Category Archives: presentation

Build The Enterprise Is The Biggest Open Hardware Project Ever

If you dream big, dream REALLY big. Dream spacecraft big. Build The Enterprise is a website devoted to laying out, in detail, how a primitive version of the USS Enterprise from Star Trek could be built in 20 years.

BuildTheEnterprise-banner

There’s a petition up on the White House’s website to assign NASA the task of a feasibility study. Only 20,000 more signatures to go! Interestingly, they decided to go with a promotional graphic that is eerily similar to that scene from Independence Day when a spacecraft blew up the white house.

BuildTheEnterprise-White-House-Petitionindependence day white house

 

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iFixit Literally Opens Hardware

Part of the point of open hardware is, you know, the open part. If you can’t open it, then it’s not open. iFixit tears apart popular consumer products, then rates them 1-10 based on how easy they are to work with. Apple seems to get pretty low scores (go figure) while Google seems to get pretty high scores (clips are better than glue). They also have a huge user community uploading instructions for repairing all sorts of things.

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Makeblock Is A New Modular Aluminum Extrusion System

Makeblock is here to solve your robot problems. The t-slot aluminum extrusion is a tried-and-true way of building modular frames, and even simple mechanisms. It works, but it has an Achilles Heel…the nut.

t slot nut boltThat nut has to be inserted into the slot so that the bolt can torque down on the beam. Some designs include a nut that can be inserted straight through the slot and twisted instead of needing to be slid in from one end (FAZTEK). Others turn the bolt around so that the head of the bolt takes the place of the traditional nut and the nut tightens down from the outside of the bolt (MakerBeam).

A new Kickstarter campaign does away with the nut all together. Instead of using a t-slot, they have a slot with parallel sides and just the right threading to allow you to screw in a nut at any point along the slot.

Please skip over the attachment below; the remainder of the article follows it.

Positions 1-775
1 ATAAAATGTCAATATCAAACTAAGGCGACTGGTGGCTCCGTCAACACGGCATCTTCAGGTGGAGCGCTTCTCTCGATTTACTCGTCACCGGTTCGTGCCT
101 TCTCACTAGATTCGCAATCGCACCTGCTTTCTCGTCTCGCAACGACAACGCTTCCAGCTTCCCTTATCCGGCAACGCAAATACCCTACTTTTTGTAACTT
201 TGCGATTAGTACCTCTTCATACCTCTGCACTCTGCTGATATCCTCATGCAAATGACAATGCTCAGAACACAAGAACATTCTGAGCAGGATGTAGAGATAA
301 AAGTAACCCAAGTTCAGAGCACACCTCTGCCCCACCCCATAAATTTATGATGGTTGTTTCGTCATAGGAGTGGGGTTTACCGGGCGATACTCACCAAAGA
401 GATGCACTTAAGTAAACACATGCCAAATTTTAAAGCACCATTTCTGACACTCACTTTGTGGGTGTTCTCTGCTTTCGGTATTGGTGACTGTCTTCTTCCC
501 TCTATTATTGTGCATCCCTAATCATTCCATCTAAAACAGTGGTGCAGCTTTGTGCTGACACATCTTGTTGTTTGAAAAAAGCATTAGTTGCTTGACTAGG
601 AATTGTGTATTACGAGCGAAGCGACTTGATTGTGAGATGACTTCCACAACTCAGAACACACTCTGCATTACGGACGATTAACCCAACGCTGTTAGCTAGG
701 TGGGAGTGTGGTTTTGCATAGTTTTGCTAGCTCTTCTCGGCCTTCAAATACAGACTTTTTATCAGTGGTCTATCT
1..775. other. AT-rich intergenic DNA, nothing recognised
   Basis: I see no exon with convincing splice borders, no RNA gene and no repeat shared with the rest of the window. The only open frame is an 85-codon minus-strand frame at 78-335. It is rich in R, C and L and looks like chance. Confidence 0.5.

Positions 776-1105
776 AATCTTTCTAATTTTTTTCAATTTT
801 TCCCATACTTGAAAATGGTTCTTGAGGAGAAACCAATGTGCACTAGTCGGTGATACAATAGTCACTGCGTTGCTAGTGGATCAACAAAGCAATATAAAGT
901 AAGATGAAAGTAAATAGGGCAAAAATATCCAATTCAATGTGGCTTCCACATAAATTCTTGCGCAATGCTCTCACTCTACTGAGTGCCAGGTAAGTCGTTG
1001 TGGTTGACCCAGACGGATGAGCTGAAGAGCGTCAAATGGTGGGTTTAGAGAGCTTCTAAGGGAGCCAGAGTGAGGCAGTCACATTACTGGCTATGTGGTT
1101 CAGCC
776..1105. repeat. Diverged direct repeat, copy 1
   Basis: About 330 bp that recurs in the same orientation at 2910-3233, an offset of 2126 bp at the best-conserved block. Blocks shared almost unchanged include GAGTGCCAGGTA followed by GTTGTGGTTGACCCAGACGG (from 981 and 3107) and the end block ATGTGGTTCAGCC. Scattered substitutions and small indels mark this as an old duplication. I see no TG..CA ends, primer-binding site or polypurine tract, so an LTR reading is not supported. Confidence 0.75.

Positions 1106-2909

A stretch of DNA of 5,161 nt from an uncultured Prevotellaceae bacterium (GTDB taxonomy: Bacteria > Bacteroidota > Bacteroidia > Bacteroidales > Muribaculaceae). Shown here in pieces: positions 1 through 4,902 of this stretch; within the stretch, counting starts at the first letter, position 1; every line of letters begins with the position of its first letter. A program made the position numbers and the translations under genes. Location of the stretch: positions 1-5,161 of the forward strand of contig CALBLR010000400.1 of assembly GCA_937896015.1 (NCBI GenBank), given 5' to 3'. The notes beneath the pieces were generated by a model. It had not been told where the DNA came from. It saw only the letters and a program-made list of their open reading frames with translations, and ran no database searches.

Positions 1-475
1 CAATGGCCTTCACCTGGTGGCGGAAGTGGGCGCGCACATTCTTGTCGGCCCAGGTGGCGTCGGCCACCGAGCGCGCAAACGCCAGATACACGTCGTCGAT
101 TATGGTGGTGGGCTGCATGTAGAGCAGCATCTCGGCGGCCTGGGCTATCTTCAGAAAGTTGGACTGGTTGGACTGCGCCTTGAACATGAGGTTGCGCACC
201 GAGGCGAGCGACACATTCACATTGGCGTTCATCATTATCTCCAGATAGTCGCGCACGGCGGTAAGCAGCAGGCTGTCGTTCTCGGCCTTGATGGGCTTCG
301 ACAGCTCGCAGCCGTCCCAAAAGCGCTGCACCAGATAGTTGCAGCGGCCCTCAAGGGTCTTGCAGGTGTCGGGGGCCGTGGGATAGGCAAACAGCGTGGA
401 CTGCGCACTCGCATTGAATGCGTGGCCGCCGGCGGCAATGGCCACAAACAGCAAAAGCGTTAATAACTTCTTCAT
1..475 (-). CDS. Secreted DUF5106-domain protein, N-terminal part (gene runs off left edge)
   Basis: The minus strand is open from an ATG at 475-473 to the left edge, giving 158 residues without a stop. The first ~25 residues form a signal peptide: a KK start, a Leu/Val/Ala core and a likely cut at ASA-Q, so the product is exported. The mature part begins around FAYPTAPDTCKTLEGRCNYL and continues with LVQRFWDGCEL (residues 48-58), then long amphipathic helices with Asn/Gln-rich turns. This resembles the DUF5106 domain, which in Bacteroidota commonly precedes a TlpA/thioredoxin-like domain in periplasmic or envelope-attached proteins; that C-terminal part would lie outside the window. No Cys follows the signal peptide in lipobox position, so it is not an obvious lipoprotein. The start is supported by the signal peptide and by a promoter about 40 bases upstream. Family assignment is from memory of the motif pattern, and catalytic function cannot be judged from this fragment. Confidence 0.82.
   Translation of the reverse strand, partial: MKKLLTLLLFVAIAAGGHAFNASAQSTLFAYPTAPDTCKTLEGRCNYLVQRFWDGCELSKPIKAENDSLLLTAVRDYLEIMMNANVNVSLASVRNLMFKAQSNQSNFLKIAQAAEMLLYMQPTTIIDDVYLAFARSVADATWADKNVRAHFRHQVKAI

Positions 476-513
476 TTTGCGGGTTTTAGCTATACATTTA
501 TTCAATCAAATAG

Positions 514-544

Makeblock looks like an extremely well integrated system for prototyping cyber-electro-mechanical systems. They have the modular beam system itself, but they also have their own electronics with the correct footprint to fit on the beams and adapters for common things like Lego and servos. Additionally, they have it working in the real world and appear to have the manufacturing muscle to produce a lot of the kits.

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Ford Officially Backing Open Source 3D Printers

In a press release Ford Motor Company bragged about using 3D printing in general, and the open source Makerbot Thing-O-Matic in particular, to develop some of the smaller plastic parts for its vehicles. Zack Nelson, the engineer in the video, lists the easy availability of design files and community support as benefits to using the open source machine.

The full text of the press release is after the jump.

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DIY Spot Welder

A spot welder can be used to permanently attach small pieces of (mostly ferrous) metal without the need for screws, rivets or adhesives. The actual science of optimizing a spot welder is pretty deep, but at the end of the day all you’re doing is heating up metal until it flows, so as long as the tool does that you can get some home shop use out of it…particularly if it’s made out of like $10 worth of materials and runs on household current. BTW, don’t mess around with high current devices unless you know what you’re doing and take all the appropriate safety precautions (like not standing in a puddle).

Here Grant Thompson of TheKingOfRandom.com explains how to make your own.